Ju Ming (original name Ju Chuan Tai) is a Taiwanese sculptor who gained fame for his boxy bronze and steel sculptures in Taiwan in the 1970s and New York in the '80s. Often referred to as the Father of Modern Sculpture in China, he is perhaps best know for his Tai chi series, which celebrates this ancient sport in figures of often monumental size.
Ju Ming was born in 1938 in Miaoli, Taiwan. The youngest of eleven children, Ju enjoyed a rural childhood, developing a deep understanding of the rhythms and cycles of nature. After finishing his elementary school education, he studied as an apprentice under Master Chin-Chuan Lee, the Buddhist statuary craftsman, working on restorations of the Mazu temple. Ju won several awards and prizes working in the traditional Taiwanese folk art style at the Taiwan Provincial Art Exhibitions in 1966 and 1967.
Shortly thereafter, he began studying under the tutelage of Taiwan’s most eminent Modernist sculptor Yuyu Yang (1926-1997), who advised Ju Ming to develop physical and mental discipline. Ju Ming developed greatly from this practice and started thinking about sculpting works on the theme of Tai Chi. With his new mentor, Ju began working on large-scale abstract works and exploring new materials such as copper, iron, stone, stainless steel, sponge, and ceramic. Thanks to Yuyu’s support, Ming inaugurated his first solo exhibition at the National Museum of History in Taipei in 1976. It was highly successful and he was named as one of the Ten Outstanding Youths of 1976.
In the 1980s Ju continued to gain international acclaim and exhibited abroad. He started The Living World “family” series reflecting his observations of the mundane world, which he continues to expand. These bright figures are made of bronze, stainless steel, painted wood and foam rubber cast bronze giving him the freedom to depict the human form in all its varieties.
In 2007, Ju was awarded the 18th Fukuoka Asian Culture Prize. The artist has held major exhibitions internationally including the Hong Kong Arts Center, Hong Kong; Taipei Fine Arts Museum, Taipei; Musée d’Art Contemporain, Paris, South Bank Centre, London; the Musée d'Art Contemporain, Dunkirk; Hakone Open-Air Museum, Tokyo; and La Place Vendome, Paris. Many of the artist's monumental sculptures are permanently on view at the Ju Ming Museum, spanning twelve hectares in the mountains of Chinshan, Taiwan. Prior to the transfer of Hong Kong in 1996, the Chinese government commissioned Ju Ming to create a monumental “Tai Chi” figure, Tai-Chi Single Whip for the Bank of China, in Hong Kong.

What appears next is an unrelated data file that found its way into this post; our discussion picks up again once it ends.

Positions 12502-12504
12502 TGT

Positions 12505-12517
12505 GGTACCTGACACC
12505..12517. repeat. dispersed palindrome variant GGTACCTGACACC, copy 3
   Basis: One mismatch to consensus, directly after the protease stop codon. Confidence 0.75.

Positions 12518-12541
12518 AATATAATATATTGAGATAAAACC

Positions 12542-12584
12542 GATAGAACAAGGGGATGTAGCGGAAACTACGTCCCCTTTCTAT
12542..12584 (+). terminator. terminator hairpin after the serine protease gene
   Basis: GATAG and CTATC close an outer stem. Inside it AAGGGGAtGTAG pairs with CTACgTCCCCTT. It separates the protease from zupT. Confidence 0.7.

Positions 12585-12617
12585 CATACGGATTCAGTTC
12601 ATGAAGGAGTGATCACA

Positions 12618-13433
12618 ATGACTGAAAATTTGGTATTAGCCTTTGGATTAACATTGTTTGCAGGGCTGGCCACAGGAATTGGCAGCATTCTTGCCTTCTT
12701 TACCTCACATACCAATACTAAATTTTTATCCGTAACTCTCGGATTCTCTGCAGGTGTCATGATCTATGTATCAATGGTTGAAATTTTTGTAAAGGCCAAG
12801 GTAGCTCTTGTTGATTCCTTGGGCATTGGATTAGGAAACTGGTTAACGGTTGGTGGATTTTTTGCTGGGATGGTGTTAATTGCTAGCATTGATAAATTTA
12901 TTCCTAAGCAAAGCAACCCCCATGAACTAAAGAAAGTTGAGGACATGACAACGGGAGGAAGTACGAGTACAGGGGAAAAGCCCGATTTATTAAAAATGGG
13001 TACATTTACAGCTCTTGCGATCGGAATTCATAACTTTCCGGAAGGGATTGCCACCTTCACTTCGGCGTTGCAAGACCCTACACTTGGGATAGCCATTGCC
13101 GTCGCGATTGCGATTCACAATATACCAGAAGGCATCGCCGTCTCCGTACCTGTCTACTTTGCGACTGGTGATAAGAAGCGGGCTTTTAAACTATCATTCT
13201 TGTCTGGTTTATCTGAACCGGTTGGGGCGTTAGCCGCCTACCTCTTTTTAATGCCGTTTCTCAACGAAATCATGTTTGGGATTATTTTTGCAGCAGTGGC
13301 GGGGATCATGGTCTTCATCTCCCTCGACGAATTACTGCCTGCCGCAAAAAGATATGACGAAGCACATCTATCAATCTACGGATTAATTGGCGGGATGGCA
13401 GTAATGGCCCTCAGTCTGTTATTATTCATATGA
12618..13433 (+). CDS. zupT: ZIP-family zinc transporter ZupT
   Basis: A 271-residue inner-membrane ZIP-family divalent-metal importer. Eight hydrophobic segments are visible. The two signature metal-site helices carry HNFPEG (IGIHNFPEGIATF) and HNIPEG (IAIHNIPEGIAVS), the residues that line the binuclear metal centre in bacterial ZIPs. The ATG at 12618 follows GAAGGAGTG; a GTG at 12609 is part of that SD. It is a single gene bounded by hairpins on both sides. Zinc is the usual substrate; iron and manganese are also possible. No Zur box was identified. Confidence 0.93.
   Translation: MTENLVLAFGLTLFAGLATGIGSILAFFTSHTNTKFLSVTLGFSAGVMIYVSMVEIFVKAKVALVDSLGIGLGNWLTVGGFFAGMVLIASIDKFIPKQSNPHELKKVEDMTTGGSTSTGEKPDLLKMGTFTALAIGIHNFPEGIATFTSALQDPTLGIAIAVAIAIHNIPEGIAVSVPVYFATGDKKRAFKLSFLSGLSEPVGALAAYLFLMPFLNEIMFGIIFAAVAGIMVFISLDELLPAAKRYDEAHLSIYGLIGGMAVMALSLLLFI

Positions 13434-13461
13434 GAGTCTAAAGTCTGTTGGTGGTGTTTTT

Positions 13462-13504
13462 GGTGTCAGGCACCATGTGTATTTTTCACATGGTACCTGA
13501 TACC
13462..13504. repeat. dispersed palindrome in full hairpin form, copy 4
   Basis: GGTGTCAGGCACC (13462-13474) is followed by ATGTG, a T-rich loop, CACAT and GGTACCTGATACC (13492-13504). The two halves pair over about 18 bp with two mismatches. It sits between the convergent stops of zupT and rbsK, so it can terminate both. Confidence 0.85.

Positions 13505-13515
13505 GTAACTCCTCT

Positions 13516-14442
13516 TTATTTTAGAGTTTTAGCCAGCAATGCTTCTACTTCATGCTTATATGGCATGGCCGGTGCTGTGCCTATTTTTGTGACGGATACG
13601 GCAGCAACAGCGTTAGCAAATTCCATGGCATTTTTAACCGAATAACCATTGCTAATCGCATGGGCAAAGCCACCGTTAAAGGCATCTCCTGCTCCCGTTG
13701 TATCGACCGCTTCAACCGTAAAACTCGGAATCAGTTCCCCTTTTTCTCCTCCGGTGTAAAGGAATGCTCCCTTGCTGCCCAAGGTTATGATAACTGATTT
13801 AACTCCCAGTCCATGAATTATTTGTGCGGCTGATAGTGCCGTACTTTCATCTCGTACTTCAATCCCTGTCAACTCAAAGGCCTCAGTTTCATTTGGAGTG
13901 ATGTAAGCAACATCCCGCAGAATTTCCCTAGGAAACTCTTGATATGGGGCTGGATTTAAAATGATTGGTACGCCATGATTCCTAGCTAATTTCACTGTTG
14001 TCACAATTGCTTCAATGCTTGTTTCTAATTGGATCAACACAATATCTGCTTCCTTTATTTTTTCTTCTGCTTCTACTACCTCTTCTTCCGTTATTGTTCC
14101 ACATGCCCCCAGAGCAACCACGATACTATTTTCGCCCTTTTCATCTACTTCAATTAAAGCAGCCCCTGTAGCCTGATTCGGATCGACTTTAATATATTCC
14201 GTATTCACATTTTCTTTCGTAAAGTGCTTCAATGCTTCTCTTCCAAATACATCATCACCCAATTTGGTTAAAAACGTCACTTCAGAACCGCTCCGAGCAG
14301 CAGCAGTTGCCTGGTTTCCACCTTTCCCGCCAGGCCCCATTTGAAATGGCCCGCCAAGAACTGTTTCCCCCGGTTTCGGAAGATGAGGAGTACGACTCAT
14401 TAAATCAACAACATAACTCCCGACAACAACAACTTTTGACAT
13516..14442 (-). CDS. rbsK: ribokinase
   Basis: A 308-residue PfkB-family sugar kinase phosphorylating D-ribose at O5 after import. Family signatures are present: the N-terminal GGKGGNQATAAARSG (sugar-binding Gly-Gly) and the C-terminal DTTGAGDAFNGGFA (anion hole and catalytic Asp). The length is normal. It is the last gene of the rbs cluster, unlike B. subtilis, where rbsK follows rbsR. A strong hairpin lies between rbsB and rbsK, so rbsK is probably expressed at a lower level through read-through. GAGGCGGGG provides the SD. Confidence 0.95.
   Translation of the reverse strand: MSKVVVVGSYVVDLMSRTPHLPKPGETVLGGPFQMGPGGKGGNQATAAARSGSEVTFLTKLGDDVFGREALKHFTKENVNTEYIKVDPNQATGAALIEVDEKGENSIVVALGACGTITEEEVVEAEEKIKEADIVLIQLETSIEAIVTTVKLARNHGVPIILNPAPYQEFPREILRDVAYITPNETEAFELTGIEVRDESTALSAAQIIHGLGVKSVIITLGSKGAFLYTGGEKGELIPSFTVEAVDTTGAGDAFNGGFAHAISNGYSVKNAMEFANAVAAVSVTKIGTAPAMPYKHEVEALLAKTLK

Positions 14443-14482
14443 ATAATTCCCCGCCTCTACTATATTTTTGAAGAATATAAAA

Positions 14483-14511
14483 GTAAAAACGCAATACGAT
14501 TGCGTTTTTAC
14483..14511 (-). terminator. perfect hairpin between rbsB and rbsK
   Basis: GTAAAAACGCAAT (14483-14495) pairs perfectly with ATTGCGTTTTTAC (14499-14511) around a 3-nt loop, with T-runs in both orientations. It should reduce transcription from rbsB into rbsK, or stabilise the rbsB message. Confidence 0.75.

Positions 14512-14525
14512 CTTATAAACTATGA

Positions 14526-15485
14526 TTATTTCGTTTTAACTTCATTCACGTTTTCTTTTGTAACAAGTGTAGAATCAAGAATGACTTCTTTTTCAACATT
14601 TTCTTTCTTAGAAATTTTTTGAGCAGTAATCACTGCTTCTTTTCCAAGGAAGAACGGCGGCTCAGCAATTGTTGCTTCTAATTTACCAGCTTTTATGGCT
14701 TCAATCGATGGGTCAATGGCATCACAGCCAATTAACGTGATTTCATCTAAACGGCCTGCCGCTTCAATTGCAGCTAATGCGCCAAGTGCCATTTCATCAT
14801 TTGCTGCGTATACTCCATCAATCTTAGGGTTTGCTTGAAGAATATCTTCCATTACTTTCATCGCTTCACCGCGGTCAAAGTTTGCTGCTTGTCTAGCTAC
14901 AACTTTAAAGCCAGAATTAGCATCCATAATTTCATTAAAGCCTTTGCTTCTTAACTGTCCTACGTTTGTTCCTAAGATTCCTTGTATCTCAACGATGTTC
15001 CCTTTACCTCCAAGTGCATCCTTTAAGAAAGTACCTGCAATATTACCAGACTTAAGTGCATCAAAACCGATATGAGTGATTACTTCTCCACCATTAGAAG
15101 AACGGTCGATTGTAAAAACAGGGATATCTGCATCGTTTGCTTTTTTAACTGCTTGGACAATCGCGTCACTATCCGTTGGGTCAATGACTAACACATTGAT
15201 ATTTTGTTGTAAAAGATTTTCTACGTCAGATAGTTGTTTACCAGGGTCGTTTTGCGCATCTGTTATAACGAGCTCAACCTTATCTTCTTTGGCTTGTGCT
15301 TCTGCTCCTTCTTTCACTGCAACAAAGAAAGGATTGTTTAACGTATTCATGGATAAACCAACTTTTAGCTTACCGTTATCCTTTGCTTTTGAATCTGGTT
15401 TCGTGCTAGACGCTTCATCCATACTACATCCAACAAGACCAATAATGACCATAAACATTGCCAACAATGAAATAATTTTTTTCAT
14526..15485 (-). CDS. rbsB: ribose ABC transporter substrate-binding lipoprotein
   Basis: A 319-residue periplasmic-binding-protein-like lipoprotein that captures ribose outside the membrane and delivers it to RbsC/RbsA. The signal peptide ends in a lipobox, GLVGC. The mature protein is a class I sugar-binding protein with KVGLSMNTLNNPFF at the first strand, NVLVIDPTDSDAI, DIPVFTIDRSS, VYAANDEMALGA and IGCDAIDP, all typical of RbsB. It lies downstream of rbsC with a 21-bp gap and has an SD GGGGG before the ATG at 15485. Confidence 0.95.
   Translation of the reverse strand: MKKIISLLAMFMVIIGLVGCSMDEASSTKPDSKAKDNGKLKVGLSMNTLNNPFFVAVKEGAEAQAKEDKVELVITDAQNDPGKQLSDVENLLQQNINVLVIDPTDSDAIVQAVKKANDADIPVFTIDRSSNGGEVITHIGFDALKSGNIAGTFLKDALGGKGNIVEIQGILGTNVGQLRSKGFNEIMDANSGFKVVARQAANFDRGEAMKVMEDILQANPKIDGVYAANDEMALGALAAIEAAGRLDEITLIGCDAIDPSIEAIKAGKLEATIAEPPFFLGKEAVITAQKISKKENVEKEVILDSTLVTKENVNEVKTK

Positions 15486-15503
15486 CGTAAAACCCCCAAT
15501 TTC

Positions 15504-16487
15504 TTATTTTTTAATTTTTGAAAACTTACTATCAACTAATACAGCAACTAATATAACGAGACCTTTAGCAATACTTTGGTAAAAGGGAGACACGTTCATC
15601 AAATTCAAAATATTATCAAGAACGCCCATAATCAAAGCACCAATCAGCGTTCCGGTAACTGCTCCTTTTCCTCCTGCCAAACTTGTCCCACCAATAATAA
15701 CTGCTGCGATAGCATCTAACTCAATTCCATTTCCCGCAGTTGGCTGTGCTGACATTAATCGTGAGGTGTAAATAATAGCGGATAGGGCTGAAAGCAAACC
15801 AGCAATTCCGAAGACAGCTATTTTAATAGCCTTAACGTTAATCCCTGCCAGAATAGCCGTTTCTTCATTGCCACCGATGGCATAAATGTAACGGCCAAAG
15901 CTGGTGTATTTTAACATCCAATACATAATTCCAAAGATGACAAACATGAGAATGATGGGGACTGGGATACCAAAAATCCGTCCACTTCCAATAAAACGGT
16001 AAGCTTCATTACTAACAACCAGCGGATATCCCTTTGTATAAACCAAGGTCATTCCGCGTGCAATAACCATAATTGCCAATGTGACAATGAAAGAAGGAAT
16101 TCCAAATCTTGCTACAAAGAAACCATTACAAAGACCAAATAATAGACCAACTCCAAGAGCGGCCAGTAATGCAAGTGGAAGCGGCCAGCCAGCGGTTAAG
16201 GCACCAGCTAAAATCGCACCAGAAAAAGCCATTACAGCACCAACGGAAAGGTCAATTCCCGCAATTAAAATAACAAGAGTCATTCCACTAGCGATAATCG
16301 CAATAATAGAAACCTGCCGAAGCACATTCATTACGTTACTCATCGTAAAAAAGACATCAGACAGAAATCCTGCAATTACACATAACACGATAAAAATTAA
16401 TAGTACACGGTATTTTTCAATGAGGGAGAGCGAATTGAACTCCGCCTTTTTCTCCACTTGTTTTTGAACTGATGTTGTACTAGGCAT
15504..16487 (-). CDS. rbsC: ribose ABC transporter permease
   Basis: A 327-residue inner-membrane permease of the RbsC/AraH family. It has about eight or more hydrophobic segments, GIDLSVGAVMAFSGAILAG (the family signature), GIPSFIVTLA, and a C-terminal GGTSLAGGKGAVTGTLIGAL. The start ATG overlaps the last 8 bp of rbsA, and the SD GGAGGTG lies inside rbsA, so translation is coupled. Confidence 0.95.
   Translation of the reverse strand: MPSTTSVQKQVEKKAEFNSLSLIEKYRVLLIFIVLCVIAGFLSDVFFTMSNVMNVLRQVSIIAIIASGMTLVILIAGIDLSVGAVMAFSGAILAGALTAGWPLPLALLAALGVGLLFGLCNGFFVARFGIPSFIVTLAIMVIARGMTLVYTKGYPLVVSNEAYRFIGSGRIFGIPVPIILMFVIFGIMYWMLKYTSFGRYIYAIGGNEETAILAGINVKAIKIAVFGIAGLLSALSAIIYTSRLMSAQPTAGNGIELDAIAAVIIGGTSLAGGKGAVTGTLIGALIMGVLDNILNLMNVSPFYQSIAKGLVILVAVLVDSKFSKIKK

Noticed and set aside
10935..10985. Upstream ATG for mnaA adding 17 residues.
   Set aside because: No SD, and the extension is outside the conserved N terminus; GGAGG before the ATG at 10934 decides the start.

1938 Born in Tunghsiao, Miaoli County, Central Taiwan
1953 Apprenticed to Master Chin-Chuan Lee for the traditional period of three years and four months
1957 Started working as a “master craftsman”
1959 Moved back to Tunghsiao and opened his own studio with apprentices, creating a successful crafts business
1961 Married Chen Fu-mei, who is also from Tungshiao
1968 After winning several awards in the prestigious Taiwan Provincial Art Exhibition, Ju re-apprenticed himself, this time to Yang Yu-Yu for a total of seven years
1976 Solo exhibition at the National Museum of history in Taipei; named one of the Ten Outstanding Youths of 1976.
1980 Began the Living World series
1987 Retrospective of Ju’s work at the Taipei Fine Arts Museum, followed by an exhibition at the Taiwan Art Museum, Taichung
1988-1991 Several exhibitions in Taipei and at the Hong Kong Arts Center and Hanart TZ Gallery, Hong Kong, followed by Ju’s first European exhibition in London
1995 Hanoke Open-Air Museum invites Ju Ming to exhibit his works to close the Museum’s yearlong twenty-fifth anniversary celebration
1997 Place Vendôme, Paris, Tai Chi series
1999 Taiwan Museum of Art, Taiwan
1999 The opening show of Ju Ming, Art Museum, Taiwan
2000 Asia Art Center, Taiwan
2003 Conferred the Honorary Degree of Doctor of Art, Fu Jen Catholic University, Taipei, Taiwan
2004 Museum of Fine Arts, Gifu, Japan
Singapore Art Museum, Singapore2006 Skirt Story, Time Square, Hong Kong